Massachusetts Daily Collegian

A free and responsible press serving the UMass community since 1890

A free and responsible press serving the UMass community since 1890

Massachusetts Daily Collegian

A free and responsible press serving the UMass community since 1890

Massachusetts Daily Collegian

Special teams shine in UMass’ weekend sweep of Union

Minutemen power play scores seven times on the Dutchmen
Kira Johnson/ Daily Collegian (2022)

The Massachusetts hockey team hangs its hat on special teams every year, but through the first three games of the season, head coach Greg Carvel wasn’t overly impressed with his power play unit.

Two games removed from Carvel wanting to see more goal scoring from his special teams group, No. 6 UMass (4-0-1) now boasts the best power play percentage in the country. The Minutemen scored seven extra-man goals in their series against Union.

“I think every power play we should be dangerous,” Carvel said. “At times this year that’s not been the case … but our first unit has really good power play players on it, even with Cal [Kiefiuk] out tonight we score four goals.”

With Kiefiuk out of the lineup on Saturday, Carvel needed to adjust his top power play unit accordingly, sticking Ryan Lautenbach in with Kenny Connors and Reed Lebster on the first forward line.

Regardless of the changes to the forwards, Ryan Ufko and Scott Morrow carried the majority of the extra-man attack from the blue line. Morrow finished with a pair of power play goals on Saturday and both those scores were initially set up by Ufko. The defensive pairing has run the top power play line since their freshman year and established chemistry together.

“They are two elite college hockey defensemen, really gifted offensive defensemen,” Carvel said of the duo. “I don’t ever talk to them about offense, they teach me things, I can’t teach them anything. That part of their game is superb … two guys that are just fun for me to watch play the game.”

Ufko has the offensive vision to make the best play and set up dangerous scoring chances, and Morrow is always looking for a clean shot on goal, either to score one of his own or get a redirect in front. On Saturday, his shots were finding the back of the net easily.

Morrow’s first goal of the day was a picture perfect shot. The sophomore had the puck on his stick at the blue line before cycling down the boards, and once he got inside the left face-off circle, he fired the puck quickly over Dutchmen (2-5-1) goaltender Connor Murphy’s shoulder.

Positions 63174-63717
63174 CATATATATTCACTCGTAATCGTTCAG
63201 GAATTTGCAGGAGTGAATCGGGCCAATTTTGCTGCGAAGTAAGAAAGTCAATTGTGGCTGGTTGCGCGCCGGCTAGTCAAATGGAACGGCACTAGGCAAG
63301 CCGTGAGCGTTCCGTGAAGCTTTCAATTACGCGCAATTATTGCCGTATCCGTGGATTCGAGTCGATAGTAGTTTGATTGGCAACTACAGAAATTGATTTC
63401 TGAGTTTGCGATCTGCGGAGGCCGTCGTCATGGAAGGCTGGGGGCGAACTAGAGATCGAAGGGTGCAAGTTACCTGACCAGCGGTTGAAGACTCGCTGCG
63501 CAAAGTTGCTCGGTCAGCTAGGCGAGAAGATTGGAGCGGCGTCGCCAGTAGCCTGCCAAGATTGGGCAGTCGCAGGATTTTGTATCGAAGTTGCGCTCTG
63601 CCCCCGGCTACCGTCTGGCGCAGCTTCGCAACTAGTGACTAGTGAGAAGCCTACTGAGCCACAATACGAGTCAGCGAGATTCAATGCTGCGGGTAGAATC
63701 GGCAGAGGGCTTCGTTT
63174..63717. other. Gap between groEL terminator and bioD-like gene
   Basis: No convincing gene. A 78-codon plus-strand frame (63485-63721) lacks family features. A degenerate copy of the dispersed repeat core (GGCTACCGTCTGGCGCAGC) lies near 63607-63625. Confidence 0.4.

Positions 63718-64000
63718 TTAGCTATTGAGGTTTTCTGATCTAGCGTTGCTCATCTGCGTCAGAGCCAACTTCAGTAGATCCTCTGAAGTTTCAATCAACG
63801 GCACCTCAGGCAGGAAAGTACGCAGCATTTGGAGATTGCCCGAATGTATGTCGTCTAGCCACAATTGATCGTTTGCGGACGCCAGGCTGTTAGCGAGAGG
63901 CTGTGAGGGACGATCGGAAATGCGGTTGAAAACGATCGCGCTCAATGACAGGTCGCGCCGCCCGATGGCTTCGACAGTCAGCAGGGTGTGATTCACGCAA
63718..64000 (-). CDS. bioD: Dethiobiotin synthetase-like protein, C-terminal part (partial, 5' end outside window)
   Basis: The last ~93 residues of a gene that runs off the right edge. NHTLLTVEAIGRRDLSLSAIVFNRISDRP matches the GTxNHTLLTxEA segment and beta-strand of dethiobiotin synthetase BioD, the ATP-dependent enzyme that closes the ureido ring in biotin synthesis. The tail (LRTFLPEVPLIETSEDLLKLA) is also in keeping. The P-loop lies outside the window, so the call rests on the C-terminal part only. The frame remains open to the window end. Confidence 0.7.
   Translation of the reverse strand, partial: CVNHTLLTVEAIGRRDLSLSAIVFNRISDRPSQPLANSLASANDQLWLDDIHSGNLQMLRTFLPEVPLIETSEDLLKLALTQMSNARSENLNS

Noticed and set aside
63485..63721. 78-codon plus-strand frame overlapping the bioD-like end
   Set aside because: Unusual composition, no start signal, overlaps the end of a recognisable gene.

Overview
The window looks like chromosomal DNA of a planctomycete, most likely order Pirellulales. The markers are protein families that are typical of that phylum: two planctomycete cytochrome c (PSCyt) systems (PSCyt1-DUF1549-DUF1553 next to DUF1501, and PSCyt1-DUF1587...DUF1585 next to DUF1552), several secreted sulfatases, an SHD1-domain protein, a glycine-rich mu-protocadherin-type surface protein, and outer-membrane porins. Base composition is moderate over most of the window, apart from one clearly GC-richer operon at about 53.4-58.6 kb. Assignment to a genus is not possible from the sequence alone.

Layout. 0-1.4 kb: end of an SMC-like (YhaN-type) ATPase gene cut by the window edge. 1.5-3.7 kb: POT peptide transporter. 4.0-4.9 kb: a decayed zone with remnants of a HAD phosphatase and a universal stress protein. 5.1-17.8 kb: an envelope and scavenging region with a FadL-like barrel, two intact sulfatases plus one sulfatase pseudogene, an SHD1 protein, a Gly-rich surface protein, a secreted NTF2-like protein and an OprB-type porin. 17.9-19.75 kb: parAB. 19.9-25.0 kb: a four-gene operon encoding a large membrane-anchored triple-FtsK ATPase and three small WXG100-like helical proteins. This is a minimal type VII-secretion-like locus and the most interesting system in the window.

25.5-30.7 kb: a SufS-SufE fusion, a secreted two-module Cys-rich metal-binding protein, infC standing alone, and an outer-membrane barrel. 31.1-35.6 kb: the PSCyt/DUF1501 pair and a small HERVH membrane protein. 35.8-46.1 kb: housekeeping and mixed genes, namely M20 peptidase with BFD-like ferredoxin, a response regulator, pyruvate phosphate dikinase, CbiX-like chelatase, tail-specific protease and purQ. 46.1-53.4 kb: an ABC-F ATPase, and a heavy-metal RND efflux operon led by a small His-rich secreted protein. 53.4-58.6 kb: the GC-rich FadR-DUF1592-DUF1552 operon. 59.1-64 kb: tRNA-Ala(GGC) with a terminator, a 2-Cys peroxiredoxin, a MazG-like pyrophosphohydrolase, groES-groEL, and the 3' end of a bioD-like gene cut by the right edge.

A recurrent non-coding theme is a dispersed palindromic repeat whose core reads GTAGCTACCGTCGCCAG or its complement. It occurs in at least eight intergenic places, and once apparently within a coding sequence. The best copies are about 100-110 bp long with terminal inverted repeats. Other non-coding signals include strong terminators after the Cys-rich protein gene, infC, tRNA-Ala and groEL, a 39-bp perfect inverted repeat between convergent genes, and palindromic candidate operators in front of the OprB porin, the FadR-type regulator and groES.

Ten minutes later, the defenseman added a second power play goal, with a direct assist coming from Ufko. Their spacing with and without the puck allowed for open looks on both of Morrow’s tallies.

“We’re both willing to shoot the puck, we’re both willing to pass the puck and generally we try to be unpredictable up there,” Morrow said of him and Ufko. “I think we’re both threats, and a lot of teams play with one forward up high [on the penalty kill] so we just 2-on-1 him.”

“It’s probably pretty hard for teams to stop when you’re trying to guard both of us with just one guy.”

The second power play unit also scored a pair of goals in Saturday’s win, headlined by Tyson Dyck and Lucas Mercuri. Mercuri scored the first goal for the second unit on a pass from Dyck, and Dyck scored later in the game on a pass from Mercuri. Cole O’Hara and Josh Nodler each added one assist to the total for that group.

“Both units have been buzzing pretty well,” Morrow said of the power play. “I think our second unit would be the top unit on most teams in the country, we’re pretty fortunate to have a lot of talented guys on our team, but I think we shared the puck pretty well and overall it was a great team effort on special teams.”

The offensive talent is clear in the Minutemen’s power play, which is ranked No. 1 in the nation and scoring on 50 percent of its attempts so far this season. But the penalty kill has also been dominant.

UMass went 6-for-6 killing off penalties on Saturday and was a perfect 8-for-8 on the weekend as a whole. Outside of shutting Union out while down a man, the Minutemen didn’t allow many chances on special teams. Almost every possession on the penalty kill went one of two ways: either UMass regained control of the puck with its aggressive checking, or Union took a low danger shot that Cole Brady turned aside with relative ease.

Part of the success on the penalty kill comes from Carvel and the consistency he’s established in that unit since he arrived in Amherst. It also comes from the Minutemen’s new assistant coach, Tom Upton, who’s had his hands all over the penalty kill since Carvel added him to the staff in the summer.

“[Upton] has done a great job with the PK in terms of our special teams and knowing what we have to do, so it’s been really good so far,” Mercuri said.

UMass was about as perfect as it could be on special teams against the Dutchmen, ending its weekend with a 63.6 percent power play success rate and a 100 percent success rate on the penalty kill. Carvel knows how important that success will be heading into Hockey East play, particularly on the impact it brings to the defense.

“Special teams are strong to this point but what I like most is that we’re playing strong defensive hockey,” Carvel said.

Colin McCarthy can be reached at [email protected] and followed on Twitter @colinmccarth_DC.

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